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  • Tessa Brainard

Interview: "Changes" - Ozie Vox




I really enjoyed "Changes"! What was your favorite part about creating this song?


Ozie: My favorite part of creating "Changes'' was the creative freedom and the liberty I set up for myself; there was absolutely no restricting the creative process or putting myself in a box. In the past I had set myself up to fit a mold, a style, or genre. This was just me pushing myself to produce a track from the heart. It was in the middle of the Covid lockdowns, so I had to get creative with the vocal section. I wrote the track first so the music speaks for itself. But to answer your question, my favorite part about creating this song was the sound design. My mind thinks in a very musical-Industrial-layering way but I delivered that in a more Pop structure.



You were first exposed to music by learning about bands like AC/DC being "Devil music" in church. How old were you at the time and what was your first thought about that teaching?


Ozie: Oh that memory is one of my most memorable! ::laughs:: I want to say I was about 9 years old. I was brought up in a bubble so all I was allowed to listen to was Christian music and Christmas carols… So hearing that haunting church bell on “Hell’s Bells” intro, the melody on that guitar riff and then that steady bass did it for me! I was hooked. I soon later got a hold of a Metallica’s Black album and a Slayer record. ::laughs:: I went in deep.. But those are my musical roots. Today I love everything. Especially electronic music, I’m a huge Nine Inch Nails fan but also grew up on Tiesto. Beautiful Things by Tiesto Feat. Andain is still one of my all time favorite dance songs.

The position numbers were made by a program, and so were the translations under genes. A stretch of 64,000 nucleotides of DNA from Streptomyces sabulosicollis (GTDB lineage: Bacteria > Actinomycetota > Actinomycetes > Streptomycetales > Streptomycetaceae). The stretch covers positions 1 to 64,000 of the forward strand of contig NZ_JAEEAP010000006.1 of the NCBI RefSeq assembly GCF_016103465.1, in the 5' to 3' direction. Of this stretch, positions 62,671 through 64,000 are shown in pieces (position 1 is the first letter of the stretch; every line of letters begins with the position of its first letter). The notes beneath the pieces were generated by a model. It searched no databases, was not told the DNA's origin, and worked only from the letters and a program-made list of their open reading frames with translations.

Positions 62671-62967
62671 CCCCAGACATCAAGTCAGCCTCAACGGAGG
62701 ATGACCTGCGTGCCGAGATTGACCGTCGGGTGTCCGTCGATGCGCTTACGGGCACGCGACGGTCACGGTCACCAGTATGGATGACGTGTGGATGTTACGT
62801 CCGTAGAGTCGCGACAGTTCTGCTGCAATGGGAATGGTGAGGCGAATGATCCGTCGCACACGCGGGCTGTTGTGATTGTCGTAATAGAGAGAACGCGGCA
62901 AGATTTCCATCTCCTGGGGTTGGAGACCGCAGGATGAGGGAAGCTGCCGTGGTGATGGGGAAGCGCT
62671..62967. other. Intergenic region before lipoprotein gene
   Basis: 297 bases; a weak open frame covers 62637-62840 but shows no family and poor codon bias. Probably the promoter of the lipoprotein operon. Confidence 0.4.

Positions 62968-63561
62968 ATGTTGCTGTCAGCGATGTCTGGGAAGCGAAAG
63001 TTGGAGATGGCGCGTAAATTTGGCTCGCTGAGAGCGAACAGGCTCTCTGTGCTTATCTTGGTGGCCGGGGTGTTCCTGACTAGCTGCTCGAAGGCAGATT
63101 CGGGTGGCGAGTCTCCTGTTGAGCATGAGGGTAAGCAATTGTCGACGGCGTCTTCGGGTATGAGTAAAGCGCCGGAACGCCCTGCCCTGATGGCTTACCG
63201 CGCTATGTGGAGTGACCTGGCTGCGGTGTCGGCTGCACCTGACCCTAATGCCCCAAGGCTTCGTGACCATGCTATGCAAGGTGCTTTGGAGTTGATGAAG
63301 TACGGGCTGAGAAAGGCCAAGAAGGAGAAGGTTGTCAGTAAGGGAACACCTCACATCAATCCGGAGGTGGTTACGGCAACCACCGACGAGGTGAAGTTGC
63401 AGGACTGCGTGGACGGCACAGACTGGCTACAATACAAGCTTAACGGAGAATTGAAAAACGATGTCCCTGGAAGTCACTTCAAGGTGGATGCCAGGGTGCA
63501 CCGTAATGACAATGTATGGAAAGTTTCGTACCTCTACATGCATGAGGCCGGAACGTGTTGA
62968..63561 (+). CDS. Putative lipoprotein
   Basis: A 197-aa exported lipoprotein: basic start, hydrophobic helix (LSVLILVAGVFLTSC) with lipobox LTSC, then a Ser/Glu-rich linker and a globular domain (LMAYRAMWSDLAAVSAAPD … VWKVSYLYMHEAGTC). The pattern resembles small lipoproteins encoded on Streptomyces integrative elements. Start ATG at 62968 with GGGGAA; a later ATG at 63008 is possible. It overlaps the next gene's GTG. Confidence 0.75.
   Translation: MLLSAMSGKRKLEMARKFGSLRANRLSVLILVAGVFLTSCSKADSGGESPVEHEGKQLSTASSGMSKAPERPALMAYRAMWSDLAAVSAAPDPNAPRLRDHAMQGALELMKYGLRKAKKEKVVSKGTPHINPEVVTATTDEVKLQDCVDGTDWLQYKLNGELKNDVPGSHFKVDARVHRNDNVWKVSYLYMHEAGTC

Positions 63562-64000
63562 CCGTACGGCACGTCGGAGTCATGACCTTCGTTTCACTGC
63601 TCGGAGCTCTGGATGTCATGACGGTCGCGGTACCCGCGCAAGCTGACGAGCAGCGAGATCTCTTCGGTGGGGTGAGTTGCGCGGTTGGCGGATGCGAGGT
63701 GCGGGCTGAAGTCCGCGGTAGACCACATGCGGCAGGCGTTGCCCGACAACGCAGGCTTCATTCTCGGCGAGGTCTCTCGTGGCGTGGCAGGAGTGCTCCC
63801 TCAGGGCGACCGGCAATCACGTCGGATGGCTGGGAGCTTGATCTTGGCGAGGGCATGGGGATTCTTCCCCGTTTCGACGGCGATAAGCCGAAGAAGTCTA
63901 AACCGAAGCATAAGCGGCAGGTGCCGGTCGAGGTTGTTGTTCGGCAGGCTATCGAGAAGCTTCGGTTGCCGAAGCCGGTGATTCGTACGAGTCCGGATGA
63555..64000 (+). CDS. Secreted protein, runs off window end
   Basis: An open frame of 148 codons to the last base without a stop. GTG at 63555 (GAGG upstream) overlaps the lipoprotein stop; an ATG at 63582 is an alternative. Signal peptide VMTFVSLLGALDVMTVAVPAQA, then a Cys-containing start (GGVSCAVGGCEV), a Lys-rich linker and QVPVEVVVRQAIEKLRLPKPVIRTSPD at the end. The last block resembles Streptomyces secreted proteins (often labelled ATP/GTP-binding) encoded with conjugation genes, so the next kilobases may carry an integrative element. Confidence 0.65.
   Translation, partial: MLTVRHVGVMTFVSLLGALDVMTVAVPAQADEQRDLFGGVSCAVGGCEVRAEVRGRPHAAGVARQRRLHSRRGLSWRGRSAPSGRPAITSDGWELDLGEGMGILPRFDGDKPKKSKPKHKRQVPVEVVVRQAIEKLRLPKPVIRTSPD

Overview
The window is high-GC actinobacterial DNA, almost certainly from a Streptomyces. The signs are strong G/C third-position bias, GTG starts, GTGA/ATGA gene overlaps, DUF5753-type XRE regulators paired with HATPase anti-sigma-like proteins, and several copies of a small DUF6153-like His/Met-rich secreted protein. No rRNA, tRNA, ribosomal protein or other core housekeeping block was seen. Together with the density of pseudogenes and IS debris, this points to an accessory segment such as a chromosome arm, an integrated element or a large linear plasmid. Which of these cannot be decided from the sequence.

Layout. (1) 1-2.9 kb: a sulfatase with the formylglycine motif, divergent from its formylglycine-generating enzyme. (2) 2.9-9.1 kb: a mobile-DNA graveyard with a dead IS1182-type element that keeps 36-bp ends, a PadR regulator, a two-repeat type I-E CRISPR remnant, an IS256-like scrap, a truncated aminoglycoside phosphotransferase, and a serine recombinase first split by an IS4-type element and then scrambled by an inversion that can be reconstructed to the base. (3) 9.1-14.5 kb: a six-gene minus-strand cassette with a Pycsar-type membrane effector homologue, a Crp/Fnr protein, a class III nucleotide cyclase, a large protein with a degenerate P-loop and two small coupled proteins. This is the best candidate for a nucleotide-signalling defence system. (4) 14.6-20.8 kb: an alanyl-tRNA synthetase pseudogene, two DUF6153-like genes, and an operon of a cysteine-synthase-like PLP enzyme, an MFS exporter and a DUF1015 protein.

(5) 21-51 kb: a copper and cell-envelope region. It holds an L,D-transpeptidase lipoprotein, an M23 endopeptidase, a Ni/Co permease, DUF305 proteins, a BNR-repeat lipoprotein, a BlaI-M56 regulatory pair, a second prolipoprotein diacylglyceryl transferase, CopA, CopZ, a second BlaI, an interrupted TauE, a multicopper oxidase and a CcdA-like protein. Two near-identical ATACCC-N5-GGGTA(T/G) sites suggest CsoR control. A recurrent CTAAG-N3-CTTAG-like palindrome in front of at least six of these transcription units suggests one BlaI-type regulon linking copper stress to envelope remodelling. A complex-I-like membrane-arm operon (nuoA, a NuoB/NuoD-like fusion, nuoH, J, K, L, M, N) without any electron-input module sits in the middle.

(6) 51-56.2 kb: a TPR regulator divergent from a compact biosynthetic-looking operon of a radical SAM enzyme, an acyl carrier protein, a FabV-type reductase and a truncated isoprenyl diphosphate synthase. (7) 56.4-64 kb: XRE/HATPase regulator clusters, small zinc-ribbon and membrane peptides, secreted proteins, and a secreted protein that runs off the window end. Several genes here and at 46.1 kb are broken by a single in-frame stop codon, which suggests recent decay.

*You've been producing, DJing, and working on projects for other artists under different aliases throughout the years. How do you feel these combined experiences have made you a better artist?


Ozie: Well it's definitely been a long hard road I got to say… ::sighs:: It’s given me a broad perpective and an insight into the music world from a different angle. You have a kid who grew up strictly on Christian music, dive into the metal rock world to end up spinning nothing but top 40’s hip hop and dance music. Overall I've gotten to experience many different music scenes, collabortated with different types of musicians of all walks of life. The best part has been to grow musically and creativly not having any boundries. In my opinion, a true artist has no restrictions with what colors he paints with and just creates. For me the magic didn’t start happening till I started to let go. Just create.



What is your favorite memory of working in the Black Metal/Industrial scene in Los Angeles?


Ozie: Oh boy, this question! The time I convinced a local venue to let me throw a mini festival because I was tired of the “pay to play’ on the Sunset Strip idea... So I got several bands together, local artists, pole dancers and live bondage performers with local Dj’s and a photo booth. I had two stages and the opportunity to headline and showcase my band at the time. It featured some of the most experimental crossover metal bands with electronic elements here in L.A.. We covered everything from Industrial metal, Symphonic metal, Goth rock to just noise. It was definitely a fun night and one that I’ll always remember.





What is the best part about working in the electronic music scene now?


Ozie: The best part for me is that I can do it alone or collaborate with different artists without the restriction of dealing with the band aspect. Don’t get me wrong I love playing in a band setting. I’m just at a point in my life and level where I can be more creative in so many ways on my own. I love sound design, synths and being able to layer sounds and melodies. Somewhat like a classical composition but with electronic music elements. I love how you can mix different genres together and crossover in different worlds. I also love the light shows and the amazing people I’ve met. Love and Light is how I would describe it.



What advice can you give to artists who are trying to find their artistic voice?


Ozie: To answer your question you just have to go for it! Don’t hold back, stay true to yourself, create from the heart, set your soul loose and let your spirit shine. Don’t try to be someone else. Be you.



Interviewed By Tessa Brainard




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